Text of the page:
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Decimalia
Decimalia
Decimalia

Station  8G
Wild Exploration 

Here are some “big question” investigations you might want to explore, or just think about. Have fun!

Question 1

WHICH FRACTIONS GIVE FINITE DECIMAL EXPANSIONS?

We’ve seen that 12=0.5\dfrac {1}{2} = 0.5, 14=0.25\dfrac {1}{4} = 0.25 and 18=0.125\dfrac {1}{8} = 0.125 each have finite decimal expansions. (We’re ignoring infinite repeating zeros now.)

Of course, all finite decimal expansions give fractions with finite decimal expansions! For example, 0.370.37 is the fraction 37100\dfrac {37}{100}, showing that 37100\dfrac {37}{100} has a finite decimal expansion.

What must be true about the integers aa and bb (or true just about aa or just about bb) for the fraction ab\dfrac {a}{b} to have a finite decimal expansion?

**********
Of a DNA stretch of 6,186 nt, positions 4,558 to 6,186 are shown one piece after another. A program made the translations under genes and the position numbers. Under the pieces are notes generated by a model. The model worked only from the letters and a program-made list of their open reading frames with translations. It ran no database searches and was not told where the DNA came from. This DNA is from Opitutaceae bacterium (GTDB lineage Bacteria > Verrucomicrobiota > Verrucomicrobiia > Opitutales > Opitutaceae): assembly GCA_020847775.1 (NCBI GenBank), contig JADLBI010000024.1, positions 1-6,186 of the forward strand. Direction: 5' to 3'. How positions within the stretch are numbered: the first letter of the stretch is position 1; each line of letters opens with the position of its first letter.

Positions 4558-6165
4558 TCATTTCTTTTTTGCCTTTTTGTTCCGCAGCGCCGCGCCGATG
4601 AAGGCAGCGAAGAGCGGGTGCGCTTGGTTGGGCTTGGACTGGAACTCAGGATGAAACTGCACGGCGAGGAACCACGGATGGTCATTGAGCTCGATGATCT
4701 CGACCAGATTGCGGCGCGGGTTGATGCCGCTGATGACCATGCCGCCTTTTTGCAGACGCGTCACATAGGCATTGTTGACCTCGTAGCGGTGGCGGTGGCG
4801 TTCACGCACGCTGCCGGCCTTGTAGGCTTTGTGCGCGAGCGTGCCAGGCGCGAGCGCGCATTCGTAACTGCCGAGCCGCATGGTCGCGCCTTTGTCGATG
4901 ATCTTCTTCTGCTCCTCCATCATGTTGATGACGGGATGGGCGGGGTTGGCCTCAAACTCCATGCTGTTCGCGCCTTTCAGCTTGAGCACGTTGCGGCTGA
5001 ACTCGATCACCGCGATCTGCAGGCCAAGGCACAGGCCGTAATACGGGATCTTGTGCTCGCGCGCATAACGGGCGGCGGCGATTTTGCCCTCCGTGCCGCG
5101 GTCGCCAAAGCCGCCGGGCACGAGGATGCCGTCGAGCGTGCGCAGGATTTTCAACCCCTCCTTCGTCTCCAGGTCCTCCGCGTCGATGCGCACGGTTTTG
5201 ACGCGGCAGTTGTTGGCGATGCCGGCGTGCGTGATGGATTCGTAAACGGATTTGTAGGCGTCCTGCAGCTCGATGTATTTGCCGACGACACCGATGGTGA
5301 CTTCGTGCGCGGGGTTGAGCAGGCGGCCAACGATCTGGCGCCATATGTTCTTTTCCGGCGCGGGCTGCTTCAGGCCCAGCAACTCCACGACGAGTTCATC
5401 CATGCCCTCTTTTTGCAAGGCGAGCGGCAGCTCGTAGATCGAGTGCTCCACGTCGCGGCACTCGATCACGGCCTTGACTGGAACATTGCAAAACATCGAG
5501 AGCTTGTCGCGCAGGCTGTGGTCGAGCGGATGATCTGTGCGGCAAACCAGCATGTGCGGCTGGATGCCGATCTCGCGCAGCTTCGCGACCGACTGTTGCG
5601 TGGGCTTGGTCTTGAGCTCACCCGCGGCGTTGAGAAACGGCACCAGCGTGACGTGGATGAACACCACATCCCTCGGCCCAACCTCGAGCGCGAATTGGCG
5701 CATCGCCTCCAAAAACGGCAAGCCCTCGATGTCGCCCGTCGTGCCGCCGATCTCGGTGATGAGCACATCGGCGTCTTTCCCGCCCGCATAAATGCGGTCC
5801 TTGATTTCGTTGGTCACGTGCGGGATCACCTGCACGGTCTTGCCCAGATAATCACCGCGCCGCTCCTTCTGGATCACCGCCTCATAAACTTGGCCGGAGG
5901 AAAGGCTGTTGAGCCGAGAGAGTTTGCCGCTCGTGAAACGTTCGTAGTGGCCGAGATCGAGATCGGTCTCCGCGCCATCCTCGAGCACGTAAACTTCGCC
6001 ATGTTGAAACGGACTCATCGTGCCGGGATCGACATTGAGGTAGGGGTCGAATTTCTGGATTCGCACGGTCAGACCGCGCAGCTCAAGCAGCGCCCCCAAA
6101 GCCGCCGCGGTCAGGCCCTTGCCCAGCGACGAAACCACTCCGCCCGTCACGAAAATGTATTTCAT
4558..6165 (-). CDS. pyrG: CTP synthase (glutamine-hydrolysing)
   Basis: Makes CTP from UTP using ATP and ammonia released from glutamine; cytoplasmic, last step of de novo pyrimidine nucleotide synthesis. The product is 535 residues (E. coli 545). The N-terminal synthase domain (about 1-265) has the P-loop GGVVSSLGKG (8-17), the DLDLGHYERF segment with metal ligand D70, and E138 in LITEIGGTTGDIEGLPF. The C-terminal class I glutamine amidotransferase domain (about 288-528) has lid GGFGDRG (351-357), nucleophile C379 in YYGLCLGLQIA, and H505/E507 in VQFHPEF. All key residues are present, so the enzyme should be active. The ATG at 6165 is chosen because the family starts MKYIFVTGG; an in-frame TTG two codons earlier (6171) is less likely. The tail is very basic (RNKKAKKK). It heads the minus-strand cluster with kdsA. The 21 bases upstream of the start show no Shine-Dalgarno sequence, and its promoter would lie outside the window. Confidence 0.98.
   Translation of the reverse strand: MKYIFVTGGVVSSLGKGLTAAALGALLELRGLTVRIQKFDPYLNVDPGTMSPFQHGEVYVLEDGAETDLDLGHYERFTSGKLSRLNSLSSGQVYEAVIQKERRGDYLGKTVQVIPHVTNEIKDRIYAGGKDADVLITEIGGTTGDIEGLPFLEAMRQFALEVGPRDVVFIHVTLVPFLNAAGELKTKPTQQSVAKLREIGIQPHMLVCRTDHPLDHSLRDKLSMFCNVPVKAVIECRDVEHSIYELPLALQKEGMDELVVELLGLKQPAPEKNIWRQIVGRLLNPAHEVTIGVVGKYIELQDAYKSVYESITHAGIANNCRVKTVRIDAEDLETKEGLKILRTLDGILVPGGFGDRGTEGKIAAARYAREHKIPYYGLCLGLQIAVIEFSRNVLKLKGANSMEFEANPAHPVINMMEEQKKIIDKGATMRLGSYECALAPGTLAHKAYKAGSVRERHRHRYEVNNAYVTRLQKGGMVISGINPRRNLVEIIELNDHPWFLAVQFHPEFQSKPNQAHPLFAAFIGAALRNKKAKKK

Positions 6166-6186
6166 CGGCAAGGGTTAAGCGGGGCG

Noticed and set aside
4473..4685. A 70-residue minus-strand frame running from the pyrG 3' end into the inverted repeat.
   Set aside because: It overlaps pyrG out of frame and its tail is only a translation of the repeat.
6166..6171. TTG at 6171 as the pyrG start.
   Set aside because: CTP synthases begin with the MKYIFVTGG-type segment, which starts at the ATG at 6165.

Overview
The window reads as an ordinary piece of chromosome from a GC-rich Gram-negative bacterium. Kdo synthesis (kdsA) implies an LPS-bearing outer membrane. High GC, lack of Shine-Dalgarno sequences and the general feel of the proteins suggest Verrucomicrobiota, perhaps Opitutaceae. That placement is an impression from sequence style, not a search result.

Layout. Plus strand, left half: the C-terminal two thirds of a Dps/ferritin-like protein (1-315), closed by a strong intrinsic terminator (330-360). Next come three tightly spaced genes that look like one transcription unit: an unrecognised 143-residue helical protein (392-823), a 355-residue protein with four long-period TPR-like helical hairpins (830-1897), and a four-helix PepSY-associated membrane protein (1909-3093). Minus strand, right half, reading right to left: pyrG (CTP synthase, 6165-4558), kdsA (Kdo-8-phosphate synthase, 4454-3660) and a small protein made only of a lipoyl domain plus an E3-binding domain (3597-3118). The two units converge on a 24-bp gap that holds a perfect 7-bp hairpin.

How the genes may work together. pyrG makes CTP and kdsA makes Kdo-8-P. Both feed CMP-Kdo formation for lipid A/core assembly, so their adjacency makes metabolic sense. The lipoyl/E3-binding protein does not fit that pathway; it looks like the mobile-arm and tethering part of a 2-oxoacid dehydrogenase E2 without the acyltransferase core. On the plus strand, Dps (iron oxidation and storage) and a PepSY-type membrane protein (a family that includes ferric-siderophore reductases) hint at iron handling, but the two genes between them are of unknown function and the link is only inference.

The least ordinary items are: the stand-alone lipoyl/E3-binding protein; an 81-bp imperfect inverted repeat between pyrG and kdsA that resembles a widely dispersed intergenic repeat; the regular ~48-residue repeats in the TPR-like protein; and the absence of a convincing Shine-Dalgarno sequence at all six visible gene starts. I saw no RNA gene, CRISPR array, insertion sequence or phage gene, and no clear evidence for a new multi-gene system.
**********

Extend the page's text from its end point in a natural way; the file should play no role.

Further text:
Question 2

BACKWARDS? ARE REPEATING DECIMALS FRACTIONS?

We have seen that 13=0.3\dfrac {1}{3} = 0.\overline{3} and 47=0.571428\dfrac {4}{7} = 0.\overline{571428}, for example, and that every fraction gives a decimal expansion that (eventually) repeats, perhaps with repeating zeros.

Is the converse true? Does every infinitely repeating decimal fraction correspond to a number that is a fraction?

Is 0.170.\overline{17} a fraction? If so, which fraction is it?

Is 0.4500.\overline{450} a fraction? If so, which fraction is it?

Is 0.3222220.322222...=0.32= 0.3\overline{2} a fraction?

Is 0.170230.17\overline{023} a fraction?

Indeed, does every repeating decimal have a value that is a fraction?

You can either play with some of the optional stations below or go to the next island!

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